SAN DIEGO—Capitalizing on the age-old “get fit quick myth,” Electrical Muscle Stimulation (EMS) advertisements have become a mainstay of late night television, the Internet and many in-flight magazines. Most promise “rock solid abs” and firmer thighs and buttocks—all without breaking a sweat. However, according to a new American Council on Exercise (ACE) study, published in its magazine, ACE FitnessMatters, this type of EMS is ineffective, time consuming and—at times—even painful.
A common and effective physical therapy procedure, EMS is used to stimulate specific muscles by channeling electrical impulses into the body via wire connections and rubber pads. Although EMS is used successfully in the rehab environment, ACE enlisted exercise scientist Dr. John Porcari to investigate the advertised weight loss and strength-related claims of the in-home EMS units.
Porcari and his team from the Human Performance Lab at the University of Wisconsin, La Crosse recruited 29 college-aged volunteers to test the effectiveness of EMS in promoting weight and fat loss, increasing strength and improving overall appearance. Prior to beginning the study, subjects’ weight, body fat, body size and strength were measured. Participants were also photographed, reviewed and graded for firmness and tone using a 10-point scale.
Five Body Shapers International EMS units (Model BM1012BI) were purchased for use in the study. Priced at $519.00, the Body Shapers machine was chosen to represent average in-home EMS units. Dr. Porcari asserts that the purpose of this study was to determine the effectiveness of in-home EMS itself, not simply this particular brand of stimulator.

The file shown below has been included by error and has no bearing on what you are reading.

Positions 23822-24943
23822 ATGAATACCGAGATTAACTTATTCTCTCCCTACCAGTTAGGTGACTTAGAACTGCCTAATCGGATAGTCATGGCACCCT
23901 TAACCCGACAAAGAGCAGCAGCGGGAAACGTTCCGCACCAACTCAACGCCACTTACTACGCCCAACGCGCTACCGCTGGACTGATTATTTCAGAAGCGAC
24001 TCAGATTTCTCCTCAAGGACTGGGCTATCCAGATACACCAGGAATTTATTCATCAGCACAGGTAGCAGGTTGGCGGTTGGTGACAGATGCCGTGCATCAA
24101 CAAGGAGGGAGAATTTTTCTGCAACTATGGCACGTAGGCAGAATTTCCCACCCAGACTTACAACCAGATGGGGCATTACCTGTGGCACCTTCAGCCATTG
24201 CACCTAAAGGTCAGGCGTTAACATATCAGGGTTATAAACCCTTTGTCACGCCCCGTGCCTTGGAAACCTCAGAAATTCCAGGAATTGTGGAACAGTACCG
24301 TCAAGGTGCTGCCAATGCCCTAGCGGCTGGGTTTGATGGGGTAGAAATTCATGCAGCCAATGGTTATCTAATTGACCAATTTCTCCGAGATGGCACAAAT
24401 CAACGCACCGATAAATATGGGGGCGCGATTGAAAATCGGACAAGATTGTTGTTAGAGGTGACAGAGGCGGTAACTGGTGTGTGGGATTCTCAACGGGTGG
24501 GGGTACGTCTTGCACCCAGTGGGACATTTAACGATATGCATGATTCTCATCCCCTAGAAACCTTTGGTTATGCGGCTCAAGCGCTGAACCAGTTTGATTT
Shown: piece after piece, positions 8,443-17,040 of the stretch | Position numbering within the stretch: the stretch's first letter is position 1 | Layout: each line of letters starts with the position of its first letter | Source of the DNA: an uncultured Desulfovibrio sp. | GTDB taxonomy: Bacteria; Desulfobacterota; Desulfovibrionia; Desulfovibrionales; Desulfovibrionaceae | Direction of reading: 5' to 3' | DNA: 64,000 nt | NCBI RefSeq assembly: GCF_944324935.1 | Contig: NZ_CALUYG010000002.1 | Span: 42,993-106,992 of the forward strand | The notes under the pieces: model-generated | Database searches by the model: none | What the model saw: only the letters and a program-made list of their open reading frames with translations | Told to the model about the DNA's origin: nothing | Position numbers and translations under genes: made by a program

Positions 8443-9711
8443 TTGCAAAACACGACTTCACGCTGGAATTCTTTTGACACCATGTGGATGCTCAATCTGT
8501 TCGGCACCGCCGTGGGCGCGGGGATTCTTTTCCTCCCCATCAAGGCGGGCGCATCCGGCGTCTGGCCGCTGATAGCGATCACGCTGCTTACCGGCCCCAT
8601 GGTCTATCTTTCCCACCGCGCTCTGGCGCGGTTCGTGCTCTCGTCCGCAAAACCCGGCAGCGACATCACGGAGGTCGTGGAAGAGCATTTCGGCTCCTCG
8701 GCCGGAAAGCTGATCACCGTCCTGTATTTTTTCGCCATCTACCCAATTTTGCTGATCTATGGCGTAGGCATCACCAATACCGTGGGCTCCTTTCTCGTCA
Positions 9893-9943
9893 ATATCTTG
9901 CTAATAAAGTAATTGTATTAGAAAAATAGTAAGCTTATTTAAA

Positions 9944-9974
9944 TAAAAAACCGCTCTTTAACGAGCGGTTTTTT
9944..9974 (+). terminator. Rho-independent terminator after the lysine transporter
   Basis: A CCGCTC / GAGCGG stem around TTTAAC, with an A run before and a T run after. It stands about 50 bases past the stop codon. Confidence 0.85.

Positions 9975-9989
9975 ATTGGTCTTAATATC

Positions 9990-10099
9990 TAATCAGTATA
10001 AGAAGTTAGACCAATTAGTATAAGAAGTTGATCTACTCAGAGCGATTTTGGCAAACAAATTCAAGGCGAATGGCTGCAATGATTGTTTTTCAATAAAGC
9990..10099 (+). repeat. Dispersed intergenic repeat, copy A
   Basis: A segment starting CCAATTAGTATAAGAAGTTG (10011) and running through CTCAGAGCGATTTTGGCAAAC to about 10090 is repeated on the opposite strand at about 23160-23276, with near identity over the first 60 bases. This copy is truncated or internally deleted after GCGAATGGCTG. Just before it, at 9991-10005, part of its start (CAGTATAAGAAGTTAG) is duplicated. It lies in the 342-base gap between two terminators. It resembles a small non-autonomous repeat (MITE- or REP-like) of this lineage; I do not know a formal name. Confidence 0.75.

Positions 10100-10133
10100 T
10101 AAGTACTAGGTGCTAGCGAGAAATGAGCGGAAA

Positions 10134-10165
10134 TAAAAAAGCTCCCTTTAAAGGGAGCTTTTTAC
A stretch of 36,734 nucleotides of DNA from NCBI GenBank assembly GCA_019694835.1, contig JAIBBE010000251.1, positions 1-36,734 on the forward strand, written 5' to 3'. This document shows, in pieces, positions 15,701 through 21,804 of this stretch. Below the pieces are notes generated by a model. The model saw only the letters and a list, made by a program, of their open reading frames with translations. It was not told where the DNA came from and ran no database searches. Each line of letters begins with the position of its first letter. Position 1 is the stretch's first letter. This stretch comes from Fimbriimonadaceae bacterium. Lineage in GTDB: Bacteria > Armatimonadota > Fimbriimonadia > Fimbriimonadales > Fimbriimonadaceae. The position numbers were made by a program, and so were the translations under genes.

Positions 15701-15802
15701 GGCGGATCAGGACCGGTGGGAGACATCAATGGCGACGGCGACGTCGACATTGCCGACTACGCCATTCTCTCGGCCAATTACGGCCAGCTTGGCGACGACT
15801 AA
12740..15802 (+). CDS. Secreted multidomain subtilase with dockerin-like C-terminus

Seventeen subjects were placed in the EMS group, 12 in the control group. Subjects in both groups underwent electrical stimulation three times per week for eight weeks following the manufacturer’s recommendations. The machines used by the control group were altered so as not to deliver any electrical current. Stimulation targeted the triceps, quadriceps, bilateral biceps, hamstrings and abdominal muscles.
“Applying the electrodes proved to be difficult and time-consuming,” reports Dr. Porcari. “In the time it took to attach the electrodes and do the stimulation, the subjects could have easily completed an effective cardio or strength training workout.”
After eight weeks of EMS "training,” subjects experienced no significant changes in weight, body-fat percentage, strength or overall appearance. Some subjects also reported that the EMS sessions were painful when high levels of stimulation were used.
“In-home EMS has little practical significance or carryover benefit,” adds Dr. Porcari. “People need to realize that these units are going to provide very little health benefit as compared to aerobic exercise or a regular resistance-training program.”
The American Council on Exercise (ACE) is a nonprofit organization dedicated to promoting the benefits of physical activity and protecting consumers against unsafe and ineffective fitness products and instruction. As the nation’s “workout watchdog,” ACE conducts university-based research and testing that targets fitness products and trends. ACE sets standards for fitness professionals and is the world’s largest nonprofit fitness certifying organization. For more information on ACE and its programs, call (800) 825-3636 or log onto the ACE Web site at www.acefitness.org.
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